Britain only managed to stop a THIRD of infected people coming into the UK and spreading coronavirus, expert reveals


BRITAIN only managed to stop a THIRD of infected people coming into the country and spreading coronavirus, a top expert has revealed.

Professor Neil Ferguson said today that Public Health England were unable to prevent two thirds of people from spreading the disease when they came back from hotspots around the world.

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The number of deaths rose by 700 yesterday – the highest amount since the crisis began – but those are likely to have been people who were infected weeks ago.

Professor Ferguson hoped that the number of deaths could be slowed to between 7,000 and 20,000 thanks to the lockdown measures, which started on March 23.

Flights were never completely stopped from China and Italy during the early stages of the pandemic, meaning people were able to come in with no checks.

People continued to come into the country and were only told they must isolate if they develop symptoms.

It compares to other countries like New Zealand and China – who forced people to isolate for 14 days when they entered the country, or who checked the temperatures of everyone coming in.

Professor Ferguson told the BBC's Andrew Marr Show this morning: "People flew into this country and seeded it into this country…

"Public Health England did their best to isolate but only about one third of infected people were stopped."

He said those people had spread the disease across the country, and it was likely helped by countries like Italy who saw community transmission of the virus very early on.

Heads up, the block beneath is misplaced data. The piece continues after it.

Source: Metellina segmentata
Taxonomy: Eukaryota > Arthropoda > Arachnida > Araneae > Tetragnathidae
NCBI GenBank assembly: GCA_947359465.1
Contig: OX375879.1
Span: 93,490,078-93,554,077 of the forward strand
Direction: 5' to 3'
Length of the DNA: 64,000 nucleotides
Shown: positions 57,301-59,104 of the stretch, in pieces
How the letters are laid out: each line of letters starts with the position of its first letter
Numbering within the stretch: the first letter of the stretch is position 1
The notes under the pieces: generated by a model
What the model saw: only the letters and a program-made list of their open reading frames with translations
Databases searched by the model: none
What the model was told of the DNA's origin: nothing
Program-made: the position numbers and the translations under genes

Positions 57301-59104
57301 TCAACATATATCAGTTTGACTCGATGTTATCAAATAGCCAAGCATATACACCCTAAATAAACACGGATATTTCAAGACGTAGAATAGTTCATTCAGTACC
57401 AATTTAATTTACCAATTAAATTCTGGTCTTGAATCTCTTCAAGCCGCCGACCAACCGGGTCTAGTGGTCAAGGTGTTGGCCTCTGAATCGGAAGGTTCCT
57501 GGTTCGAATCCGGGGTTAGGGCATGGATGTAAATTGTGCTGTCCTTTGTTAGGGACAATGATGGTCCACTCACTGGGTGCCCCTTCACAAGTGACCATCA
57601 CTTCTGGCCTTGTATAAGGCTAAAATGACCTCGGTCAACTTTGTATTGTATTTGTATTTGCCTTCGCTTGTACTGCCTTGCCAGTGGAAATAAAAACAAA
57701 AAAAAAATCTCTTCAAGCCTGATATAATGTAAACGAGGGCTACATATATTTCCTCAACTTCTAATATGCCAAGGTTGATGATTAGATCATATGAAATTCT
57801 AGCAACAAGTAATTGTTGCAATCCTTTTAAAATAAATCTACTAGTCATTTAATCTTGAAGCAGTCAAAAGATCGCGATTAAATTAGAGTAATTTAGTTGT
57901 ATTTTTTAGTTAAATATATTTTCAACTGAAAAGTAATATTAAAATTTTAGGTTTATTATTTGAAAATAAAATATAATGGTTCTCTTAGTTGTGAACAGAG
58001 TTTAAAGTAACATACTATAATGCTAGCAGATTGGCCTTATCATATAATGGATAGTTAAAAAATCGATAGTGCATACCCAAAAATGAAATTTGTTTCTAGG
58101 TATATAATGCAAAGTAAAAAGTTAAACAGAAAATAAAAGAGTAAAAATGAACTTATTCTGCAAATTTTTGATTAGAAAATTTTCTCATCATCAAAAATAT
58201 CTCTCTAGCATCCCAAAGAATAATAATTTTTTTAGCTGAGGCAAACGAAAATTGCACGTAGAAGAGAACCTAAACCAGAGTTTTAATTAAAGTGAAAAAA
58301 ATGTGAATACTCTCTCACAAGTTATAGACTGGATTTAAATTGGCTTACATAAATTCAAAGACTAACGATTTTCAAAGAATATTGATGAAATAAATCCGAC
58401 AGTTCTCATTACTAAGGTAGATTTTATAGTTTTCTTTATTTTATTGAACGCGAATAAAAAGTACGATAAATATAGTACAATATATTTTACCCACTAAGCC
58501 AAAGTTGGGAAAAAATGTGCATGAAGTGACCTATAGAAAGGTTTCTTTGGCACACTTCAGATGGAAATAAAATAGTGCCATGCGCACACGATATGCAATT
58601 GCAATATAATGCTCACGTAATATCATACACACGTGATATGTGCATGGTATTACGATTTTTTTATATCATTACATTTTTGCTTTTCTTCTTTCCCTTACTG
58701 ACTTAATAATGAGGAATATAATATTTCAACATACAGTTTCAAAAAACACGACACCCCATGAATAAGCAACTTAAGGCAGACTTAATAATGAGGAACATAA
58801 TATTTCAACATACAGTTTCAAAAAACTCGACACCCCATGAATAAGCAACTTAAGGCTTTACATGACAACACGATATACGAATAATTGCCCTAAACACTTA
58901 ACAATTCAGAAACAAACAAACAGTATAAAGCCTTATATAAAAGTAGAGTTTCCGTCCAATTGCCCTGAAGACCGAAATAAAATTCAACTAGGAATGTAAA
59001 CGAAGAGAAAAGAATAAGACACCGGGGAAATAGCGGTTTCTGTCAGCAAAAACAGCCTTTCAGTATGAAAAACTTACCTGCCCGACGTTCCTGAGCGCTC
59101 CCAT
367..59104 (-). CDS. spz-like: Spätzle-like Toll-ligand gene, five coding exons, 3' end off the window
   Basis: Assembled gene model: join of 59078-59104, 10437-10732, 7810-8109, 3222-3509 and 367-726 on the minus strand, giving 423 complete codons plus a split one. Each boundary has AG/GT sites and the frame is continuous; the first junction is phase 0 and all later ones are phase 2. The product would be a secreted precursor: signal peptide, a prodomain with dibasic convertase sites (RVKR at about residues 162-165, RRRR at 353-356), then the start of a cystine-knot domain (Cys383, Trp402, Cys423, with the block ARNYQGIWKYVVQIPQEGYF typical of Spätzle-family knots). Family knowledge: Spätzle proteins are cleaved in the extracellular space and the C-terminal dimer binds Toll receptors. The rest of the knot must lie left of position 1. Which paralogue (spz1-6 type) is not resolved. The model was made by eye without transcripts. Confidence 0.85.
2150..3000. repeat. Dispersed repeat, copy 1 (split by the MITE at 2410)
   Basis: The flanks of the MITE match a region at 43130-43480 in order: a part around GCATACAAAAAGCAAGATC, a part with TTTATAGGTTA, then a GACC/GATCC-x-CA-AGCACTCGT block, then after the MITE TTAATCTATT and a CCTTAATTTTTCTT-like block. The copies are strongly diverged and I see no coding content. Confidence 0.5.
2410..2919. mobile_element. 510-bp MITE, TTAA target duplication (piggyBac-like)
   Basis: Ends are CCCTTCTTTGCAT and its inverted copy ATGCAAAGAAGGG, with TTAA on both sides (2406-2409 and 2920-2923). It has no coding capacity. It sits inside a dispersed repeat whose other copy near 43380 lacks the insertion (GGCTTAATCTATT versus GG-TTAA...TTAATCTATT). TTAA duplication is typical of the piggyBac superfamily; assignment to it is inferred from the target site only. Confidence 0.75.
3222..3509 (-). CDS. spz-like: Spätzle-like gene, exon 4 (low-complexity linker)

Professor Ferguson – who has been helping advise the Government on what measures are needed to tackle the virus – also revealed that HALF of people in intensive care units were now Covid-19 patients.

But he said that at the moment the NHS is coping and will hopefully continue to cope with an increase in cases.

The peak will come in the next seven to ten days before plateauing and hopefully starting to decrease, he confirmed.

That could be on Easter Sunday, the Health Secretary said last week.

But any lockdown measures are not likely to be lifted until after case numbers start to go down, Prof Ferguson said.

"There is no point having gone through this effort and releasing the lockdown at a point where case numbers are still high and then will surge even faster than we’ve seen before," he added.

"We want case numbers to get to a low point where we can start substituting other measures for the most intrusive and economically costly aspects of the current lockdown. "

The lifting of measures will almost certainly include plans to massively ramped up testing – and going back to try and identify cases of transmission too.

Immunity certificates will be likely to be issued to people who have had the virus as well.

His comments came after photographs of people ignoring the rules and spending their weekends lying around sunning themselves emerged this weekend

And today the Heath Secretary came out to remind them they were risking lives.

He threatened to ban outdoor exercise unless people respected the rules.

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Mr Hancock told the BBC's Andrew Marr Show today: "We've said because of the positive benefits to your physical and your mental health that it's OK to exercise on your own or with members of your own household.

"But if the result of that is that too many people go out and flout the other rules because they say 'well if I can exercise then it's fine for me to do other things' then I'm afraid we will have to take action.

"If you don't want us to take the step to ban exercise of all forms outside the home, you have got to follow the rules.

"Let's not have a minority spoiling it for everybody."

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